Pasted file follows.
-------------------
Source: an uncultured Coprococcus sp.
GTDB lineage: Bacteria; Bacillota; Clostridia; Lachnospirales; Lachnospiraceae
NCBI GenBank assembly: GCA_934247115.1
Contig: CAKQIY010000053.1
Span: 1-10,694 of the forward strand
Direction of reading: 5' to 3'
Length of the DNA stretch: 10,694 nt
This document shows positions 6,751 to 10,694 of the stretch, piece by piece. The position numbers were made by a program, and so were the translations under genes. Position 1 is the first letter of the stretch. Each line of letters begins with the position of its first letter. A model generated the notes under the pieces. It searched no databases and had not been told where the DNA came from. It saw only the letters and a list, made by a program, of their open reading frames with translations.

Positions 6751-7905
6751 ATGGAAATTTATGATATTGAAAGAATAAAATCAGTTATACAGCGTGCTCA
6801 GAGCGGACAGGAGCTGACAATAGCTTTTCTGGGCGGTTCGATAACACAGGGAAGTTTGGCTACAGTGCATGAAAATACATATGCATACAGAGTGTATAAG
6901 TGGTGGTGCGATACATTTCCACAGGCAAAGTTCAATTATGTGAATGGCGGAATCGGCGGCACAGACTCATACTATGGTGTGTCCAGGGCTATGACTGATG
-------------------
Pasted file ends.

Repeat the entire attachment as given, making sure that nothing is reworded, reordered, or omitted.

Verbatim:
Source: an uncultured Coprococcus sp.
GTDB lineage: Bacteria; Bacillota; Clostridia; Lachnospirales; Lachnospiraceae
NCBI GenBank assembly: GCA_934247115.1
Contig: CAKQIY010000053.1
Span: 1-10,694 of the forward strand
Direction of reading: 5' to 3'
Length of the DNA stretch: 10,694 nt
This document shows positions 6,751 to 10,694 of the stretch, piece by piece. The position numbers were made by a program, and so were the translations under genes. Position 1 is the first letter of the stretch. Each line of letters begins with the position of its first letter. A model generated the notes under the pieces. It searched no databases and had not been told where the DNA came from. It saw only the letters and a list, made by a program, of their open reading frames with translations.

Positions 6751-7905
6751 ATGGAAATTTATGATATTGAAAGAATAAAATCAGTTATACAGCGTGCTCA
6801 GAGCGGACAGGAGCTGACAATAGCTTTTCTGGGCGGTTCGATAACACAGGGAAGTTTGGCTACAGTGCATGAAAATACATATGCATACAGAGTGTATAAG
6901 TGGTGGTGCGATACATTTCCACAGGCAAAGTTCAATTATGTGAATGGCGGAATCGGCGGCACAGACTCATACTATGGTGTGTCCAGGGCTATGACTGATG